Over the next few weeks, we will be discussing the concepts of risk management and look forward to your comments and queries.
Introducing risk managementRisk management must always be considered before the selection of suppliers, staff and communication, as the risk profile will dictate these choices. Therefore, risk management results differ for each event.
Any company that thinks risk management is not important to events simply needs to recall some of the less than successful events in the past like the National Woman’s Day disaster or the Zoo Lake drowning. In each of these events, the event manager or the subcontractors hired by the event manager could have been held criminally and civilly liable for the results of the disaster that occurred.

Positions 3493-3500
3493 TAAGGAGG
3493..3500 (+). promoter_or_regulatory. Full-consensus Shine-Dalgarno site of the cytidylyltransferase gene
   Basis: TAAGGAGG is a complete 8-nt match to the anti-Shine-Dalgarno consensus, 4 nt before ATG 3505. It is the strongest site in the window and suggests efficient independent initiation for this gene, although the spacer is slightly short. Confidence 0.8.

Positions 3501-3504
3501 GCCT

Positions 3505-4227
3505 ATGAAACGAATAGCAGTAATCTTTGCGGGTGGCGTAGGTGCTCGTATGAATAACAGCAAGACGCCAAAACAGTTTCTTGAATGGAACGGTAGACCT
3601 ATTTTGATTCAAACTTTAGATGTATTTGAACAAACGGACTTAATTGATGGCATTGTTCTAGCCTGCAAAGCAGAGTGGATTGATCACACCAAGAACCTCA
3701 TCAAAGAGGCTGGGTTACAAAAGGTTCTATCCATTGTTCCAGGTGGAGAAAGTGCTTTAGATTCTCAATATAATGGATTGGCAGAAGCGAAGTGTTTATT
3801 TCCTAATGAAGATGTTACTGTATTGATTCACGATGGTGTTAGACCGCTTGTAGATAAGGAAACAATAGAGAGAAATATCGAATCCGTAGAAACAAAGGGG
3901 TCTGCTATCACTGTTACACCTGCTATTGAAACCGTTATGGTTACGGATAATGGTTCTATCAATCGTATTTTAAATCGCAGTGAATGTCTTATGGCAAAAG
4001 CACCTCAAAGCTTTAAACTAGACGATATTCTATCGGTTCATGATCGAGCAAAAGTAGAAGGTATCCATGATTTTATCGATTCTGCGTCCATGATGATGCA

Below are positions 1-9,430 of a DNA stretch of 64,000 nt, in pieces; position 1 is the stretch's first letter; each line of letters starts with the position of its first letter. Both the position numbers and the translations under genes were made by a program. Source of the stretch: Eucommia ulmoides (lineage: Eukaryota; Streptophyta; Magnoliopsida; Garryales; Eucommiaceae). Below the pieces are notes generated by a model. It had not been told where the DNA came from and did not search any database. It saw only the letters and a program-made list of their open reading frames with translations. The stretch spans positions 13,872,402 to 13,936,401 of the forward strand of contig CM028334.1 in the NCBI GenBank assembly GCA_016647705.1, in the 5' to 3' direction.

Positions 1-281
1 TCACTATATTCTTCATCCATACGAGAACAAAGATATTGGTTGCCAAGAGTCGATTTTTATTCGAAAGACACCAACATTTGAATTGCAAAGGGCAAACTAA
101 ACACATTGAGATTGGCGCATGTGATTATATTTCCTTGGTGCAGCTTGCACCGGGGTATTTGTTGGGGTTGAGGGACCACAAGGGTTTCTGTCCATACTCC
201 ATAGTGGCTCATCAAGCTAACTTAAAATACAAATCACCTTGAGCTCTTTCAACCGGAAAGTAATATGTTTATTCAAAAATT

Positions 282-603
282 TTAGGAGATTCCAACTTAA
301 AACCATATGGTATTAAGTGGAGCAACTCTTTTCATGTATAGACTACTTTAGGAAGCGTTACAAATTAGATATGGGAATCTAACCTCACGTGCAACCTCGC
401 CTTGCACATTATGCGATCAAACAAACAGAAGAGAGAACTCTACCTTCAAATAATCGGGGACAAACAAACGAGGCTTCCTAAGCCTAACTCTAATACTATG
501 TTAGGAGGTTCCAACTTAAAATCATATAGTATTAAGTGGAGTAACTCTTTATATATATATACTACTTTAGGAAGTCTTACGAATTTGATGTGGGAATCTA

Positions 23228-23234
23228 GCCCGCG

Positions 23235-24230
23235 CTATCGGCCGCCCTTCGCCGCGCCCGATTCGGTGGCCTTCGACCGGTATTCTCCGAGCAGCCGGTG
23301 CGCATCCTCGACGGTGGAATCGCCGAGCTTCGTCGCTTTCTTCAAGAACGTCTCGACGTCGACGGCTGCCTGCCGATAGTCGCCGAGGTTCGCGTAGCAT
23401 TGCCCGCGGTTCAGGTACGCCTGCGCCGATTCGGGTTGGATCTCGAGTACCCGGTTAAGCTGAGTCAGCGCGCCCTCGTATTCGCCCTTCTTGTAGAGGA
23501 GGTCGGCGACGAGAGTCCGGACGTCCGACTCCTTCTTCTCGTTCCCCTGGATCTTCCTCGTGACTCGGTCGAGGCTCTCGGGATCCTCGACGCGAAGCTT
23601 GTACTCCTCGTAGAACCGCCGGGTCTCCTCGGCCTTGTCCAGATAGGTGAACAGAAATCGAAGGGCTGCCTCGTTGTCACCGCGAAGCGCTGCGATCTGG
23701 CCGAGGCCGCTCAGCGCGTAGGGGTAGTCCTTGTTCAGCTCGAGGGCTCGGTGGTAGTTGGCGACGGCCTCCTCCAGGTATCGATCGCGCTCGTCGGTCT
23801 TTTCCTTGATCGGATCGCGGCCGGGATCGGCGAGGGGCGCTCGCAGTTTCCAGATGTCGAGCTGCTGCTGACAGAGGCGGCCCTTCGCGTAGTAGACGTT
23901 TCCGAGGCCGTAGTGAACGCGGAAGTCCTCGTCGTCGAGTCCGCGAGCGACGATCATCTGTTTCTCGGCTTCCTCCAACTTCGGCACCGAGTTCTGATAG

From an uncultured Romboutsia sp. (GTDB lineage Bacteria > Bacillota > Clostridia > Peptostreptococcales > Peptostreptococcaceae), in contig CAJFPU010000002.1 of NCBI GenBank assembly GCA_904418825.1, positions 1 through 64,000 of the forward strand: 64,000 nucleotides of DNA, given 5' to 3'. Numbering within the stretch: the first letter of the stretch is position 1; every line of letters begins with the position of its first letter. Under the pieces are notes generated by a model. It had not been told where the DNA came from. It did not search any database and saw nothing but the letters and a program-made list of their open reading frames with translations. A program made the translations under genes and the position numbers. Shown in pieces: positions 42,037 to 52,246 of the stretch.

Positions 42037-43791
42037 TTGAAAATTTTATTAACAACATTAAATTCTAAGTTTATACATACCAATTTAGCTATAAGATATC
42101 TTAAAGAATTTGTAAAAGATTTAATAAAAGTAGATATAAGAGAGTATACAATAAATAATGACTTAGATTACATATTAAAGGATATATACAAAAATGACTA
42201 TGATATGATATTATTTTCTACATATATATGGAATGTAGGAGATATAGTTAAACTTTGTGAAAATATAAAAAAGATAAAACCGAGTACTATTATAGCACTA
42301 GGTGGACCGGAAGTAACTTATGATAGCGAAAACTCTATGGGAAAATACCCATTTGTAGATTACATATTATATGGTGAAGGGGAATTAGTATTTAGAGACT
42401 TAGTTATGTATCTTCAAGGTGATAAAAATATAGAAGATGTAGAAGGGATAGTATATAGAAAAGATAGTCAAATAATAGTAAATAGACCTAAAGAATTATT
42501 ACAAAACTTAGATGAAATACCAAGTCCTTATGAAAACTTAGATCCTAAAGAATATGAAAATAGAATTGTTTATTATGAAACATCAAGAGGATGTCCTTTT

You need to develop a risk management plan for your specific event, as one risk management plan does not fit all sizes. However all risk management plans have seven specific stages that may be more or less complex depending on the event:
1. Establish context of event
2. Identify risks and risk owners
3. Analyse risks in respect of likelihood and consequence
4. Evaluate options and treatment to reduce or remove high risks
5. Implement and communicate risk management plan to stakeholders
6. Monitor risk management process
7. Evaluate success or failure
This forms the basis of the risk management manual, a living document that must be referred to throughout the event process. However, once you have done the first Risk Management plan, the next one becomes easier as the process becomes more understandable.
Next week – establishing context